Skip to Navigation | Skip to Content

ConstitutionMaking.ORG: Resources for Constitutional Design

Main Navigation

Receive email updates of our blog.

10.17.2010

Courting Trouble in Pakistan: the Next Chapter


The tug-of-war between the Supreme Court of Pakistan and that country’s executive continues. In 2007 Pervez Musharraf sacked the court’s chief justice and two associate justices for openly opposing the erstwhile dictator’s seizure of emergency powers. Within hours of the dismissal throngs of lawyers had taken to the streets in protest, exacerbating the crisis and precipitating Musharraf’s own fall and the restoration of Pakistani democracy. Since then, the Supreme Court has set the mark for independence in a neighborhood which, as pointed out by Dominic Nardi on a previous posting in this forum, already has an impressive history of suo moto judicial activism.


In late 2009 the Supreme Court again made headlines when it threw down a gauntlet against President Asif Ali Zardari by publically opposing a controversial amnesty granting the president and his allies immunity from prosecution. Since then tensions have continued to rise as the court has embarked on a quest to ferret out corruption in the executive and legislative branches, a move welcomed by the opposition as necessary, and decried by the government as being deliberately obstructionist.

Things came to a head this week when the high court, frustrated by government obstacles to their corruption probe, put Zardari’s Prime Minister on notice that he would likely be held in contempt for his overuse of dilatory procedures over the last year. Furthermore, the court may seek to strip Zardari himself of presidential immunity thus exposing him to criminal prosecution. Shortly after the court made these statements, a rumor leaked out that the president might move against the court by dismissing some of the more troublesome judges. The court was quick to respond that such an action would be in “direct violation of the constitution” and “tantamount to high treason.”

Article VI of the Pakistani constitution defines “High treason” as follows:.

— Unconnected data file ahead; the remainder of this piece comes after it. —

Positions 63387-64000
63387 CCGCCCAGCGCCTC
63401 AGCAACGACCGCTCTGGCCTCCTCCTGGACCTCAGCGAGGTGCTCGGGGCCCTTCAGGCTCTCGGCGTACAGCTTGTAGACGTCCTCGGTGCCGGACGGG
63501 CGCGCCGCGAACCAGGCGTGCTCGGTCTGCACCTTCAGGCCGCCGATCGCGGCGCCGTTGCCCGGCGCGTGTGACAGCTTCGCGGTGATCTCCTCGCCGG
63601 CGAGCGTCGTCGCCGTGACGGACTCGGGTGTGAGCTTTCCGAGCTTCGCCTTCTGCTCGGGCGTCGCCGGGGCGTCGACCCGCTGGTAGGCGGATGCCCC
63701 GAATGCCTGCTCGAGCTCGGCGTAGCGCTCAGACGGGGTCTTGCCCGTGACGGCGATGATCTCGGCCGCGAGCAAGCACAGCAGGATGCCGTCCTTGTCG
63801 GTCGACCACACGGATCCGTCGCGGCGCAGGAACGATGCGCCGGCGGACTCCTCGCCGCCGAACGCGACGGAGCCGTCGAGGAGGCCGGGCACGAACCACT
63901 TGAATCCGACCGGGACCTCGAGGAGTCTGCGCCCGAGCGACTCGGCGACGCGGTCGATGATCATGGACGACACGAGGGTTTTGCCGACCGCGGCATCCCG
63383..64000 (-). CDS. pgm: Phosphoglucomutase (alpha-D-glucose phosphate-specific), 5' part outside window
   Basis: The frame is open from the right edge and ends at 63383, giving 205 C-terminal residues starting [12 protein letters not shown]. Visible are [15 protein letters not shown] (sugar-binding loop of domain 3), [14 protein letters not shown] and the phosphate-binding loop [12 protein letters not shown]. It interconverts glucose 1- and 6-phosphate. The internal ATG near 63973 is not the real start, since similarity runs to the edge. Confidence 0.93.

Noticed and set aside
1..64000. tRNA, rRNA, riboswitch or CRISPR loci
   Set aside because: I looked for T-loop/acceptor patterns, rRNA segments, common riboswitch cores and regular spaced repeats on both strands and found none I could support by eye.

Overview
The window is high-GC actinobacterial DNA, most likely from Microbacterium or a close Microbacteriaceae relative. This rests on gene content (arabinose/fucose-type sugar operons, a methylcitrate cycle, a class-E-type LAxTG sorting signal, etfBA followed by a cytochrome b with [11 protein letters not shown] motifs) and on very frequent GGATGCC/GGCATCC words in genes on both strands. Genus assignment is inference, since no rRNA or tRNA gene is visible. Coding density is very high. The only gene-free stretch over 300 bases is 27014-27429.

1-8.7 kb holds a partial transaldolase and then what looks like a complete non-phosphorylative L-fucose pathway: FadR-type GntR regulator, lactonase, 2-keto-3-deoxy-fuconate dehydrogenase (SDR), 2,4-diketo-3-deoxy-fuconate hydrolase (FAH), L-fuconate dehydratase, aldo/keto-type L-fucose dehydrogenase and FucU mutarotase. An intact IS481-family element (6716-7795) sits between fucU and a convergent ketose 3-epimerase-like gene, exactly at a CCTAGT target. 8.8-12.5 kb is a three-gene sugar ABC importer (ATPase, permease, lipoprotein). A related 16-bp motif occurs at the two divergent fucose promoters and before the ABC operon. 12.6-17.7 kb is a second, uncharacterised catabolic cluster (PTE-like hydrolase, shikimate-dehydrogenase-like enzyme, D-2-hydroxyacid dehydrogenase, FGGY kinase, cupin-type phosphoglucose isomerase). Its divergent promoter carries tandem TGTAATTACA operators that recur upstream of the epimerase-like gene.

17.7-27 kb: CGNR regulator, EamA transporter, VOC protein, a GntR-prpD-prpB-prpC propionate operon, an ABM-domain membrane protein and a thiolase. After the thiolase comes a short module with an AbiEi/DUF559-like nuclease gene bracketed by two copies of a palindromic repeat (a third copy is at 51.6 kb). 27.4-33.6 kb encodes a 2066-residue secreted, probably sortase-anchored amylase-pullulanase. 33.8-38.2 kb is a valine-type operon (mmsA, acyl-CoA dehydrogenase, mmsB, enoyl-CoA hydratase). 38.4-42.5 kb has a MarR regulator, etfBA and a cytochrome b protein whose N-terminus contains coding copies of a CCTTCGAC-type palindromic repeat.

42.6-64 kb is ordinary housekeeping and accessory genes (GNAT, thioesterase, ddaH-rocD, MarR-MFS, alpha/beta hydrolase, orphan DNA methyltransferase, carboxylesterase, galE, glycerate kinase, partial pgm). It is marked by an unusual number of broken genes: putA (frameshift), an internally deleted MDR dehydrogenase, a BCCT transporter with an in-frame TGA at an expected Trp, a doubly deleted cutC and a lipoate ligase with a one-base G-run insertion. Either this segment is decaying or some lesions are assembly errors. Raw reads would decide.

(1) Any person who abrogates or attempts or conspires to abrogate, subverts or attempts or conspires to subvert the Constitution by use of force or show of force or by other unconstitutional means shall be guilty of high treason.
(2) Any person aiding or abetting the acts mentioned in clause (1) shall likewise be guilty of high treason.
(3) [Majlis-e-Shoora (Parliament)] shall by law provide for the punishment of persons found guilty of high treason.

Whether the Supreme Court would have the jurisdiction or institutional strength to enforce a move against the executive or the legislature (even in the name of preserving the constitution) is questionable however. Furthermore institutional clashes over separation of powers create dangerous vacuums which throughout Pakistani history have often led to military interventions or out-and-out coups.

It follows that this escalating clash between an empowered judiciary fiercely asserting its independence and an embattled president defending himself and his allies from prosecution is a problematic one for Pakistan. On the one hand, the Zardari administration is almost certainly corrupt and the trail of blood and money likely leads into the highest echelons of government power. On the other, the activist court does destabilize a flawed but elected government, one whose failure might fatally weaken the Islamic nation’s fledgling democracy. To insure this democracy’s survival, it will be necessary for both sides to make sacrifices, watering down their institutional agendas in the name of stability and continuity.


--Daniel Lansberg-Rodriguez

1 comment:

  1. With a government like Pakistani it is always interesting. All branches of government seem to distrust each other and will regularly try to overthrow each other.
    I think it is just a part of having a weak constitution and the fact that corruption is common there. While a part of me views a person who does something that is not morally right because its the rule of law as a weak thoughtless sheep. I still worry about the chaos if people stopped following the law because they didn’t like the person or the law such actions are common with weaker more corrupt governments. Another problem is having power too fractured where people are fighting for more power.
    This leads me to believe it is very hard to balance power with safety. I think in the US the president has too much power, head of the military, head of the state and government as well as the head of his political party. Such as all the combat operations that we have had over the past 60 years did not require congresses approval just their money.
    In most democracies that are stable regardless if its a parliamentary or a Representative republic such as ours these position would be held by 3-4 people not just one.

    While we see outwardly the president of Pakistani throwing judges out of office and the judges trying to throw him out. We do tend have have the same thing more or less, presidents picking less than credible judges to run our courts, the judges ignoring 100 years of case law and prior judgments for their own opinion hello peoples united? You mentioned what Pakistani needs to do which is ironically exactly what our government does, we sacrifice many things for the stability it will bring.

    ReplyDelete

Copyright 2011 Constitution Making. All rights reserved.

XHTML | CSS | Section 508